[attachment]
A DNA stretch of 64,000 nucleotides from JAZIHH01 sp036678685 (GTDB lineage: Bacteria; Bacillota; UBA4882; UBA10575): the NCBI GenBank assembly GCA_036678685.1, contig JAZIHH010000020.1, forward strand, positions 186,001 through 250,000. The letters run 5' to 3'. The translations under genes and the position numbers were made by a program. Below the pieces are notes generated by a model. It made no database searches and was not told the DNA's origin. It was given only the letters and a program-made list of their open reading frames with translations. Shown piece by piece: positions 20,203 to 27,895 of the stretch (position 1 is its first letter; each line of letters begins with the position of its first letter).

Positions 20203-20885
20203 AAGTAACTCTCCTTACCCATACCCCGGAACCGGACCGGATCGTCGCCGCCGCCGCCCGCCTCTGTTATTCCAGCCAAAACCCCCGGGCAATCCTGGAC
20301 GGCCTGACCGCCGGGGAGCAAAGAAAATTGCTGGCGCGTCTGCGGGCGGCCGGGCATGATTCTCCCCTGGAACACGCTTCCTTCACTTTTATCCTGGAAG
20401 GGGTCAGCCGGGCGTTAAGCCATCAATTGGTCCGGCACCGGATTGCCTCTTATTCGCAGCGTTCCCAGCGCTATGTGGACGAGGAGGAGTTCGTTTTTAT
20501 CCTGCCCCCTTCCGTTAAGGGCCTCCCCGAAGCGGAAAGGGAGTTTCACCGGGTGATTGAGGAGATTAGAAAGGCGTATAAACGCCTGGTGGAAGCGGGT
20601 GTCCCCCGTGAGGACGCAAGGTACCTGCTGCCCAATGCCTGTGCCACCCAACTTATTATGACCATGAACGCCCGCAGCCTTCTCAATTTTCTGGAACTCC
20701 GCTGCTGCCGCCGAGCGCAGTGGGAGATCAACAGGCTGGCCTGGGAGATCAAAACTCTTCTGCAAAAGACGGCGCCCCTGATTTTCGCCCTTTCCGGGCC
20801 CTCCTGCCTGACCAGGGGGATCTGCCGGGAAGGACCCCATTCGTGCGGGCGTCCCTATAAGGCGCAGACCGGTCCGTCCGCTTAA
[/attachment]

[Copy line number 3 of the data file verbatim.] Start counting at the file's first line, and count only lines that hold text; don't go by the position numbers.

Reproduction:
20203 AAGTAACTCTCCTTACCCATACCCCGGAACCGGACCGGATCGTCGCCGCCGCCGCCCGCCTCTGTTATTCCAGCCAAAACCCCCGGGCAATCCTGGAC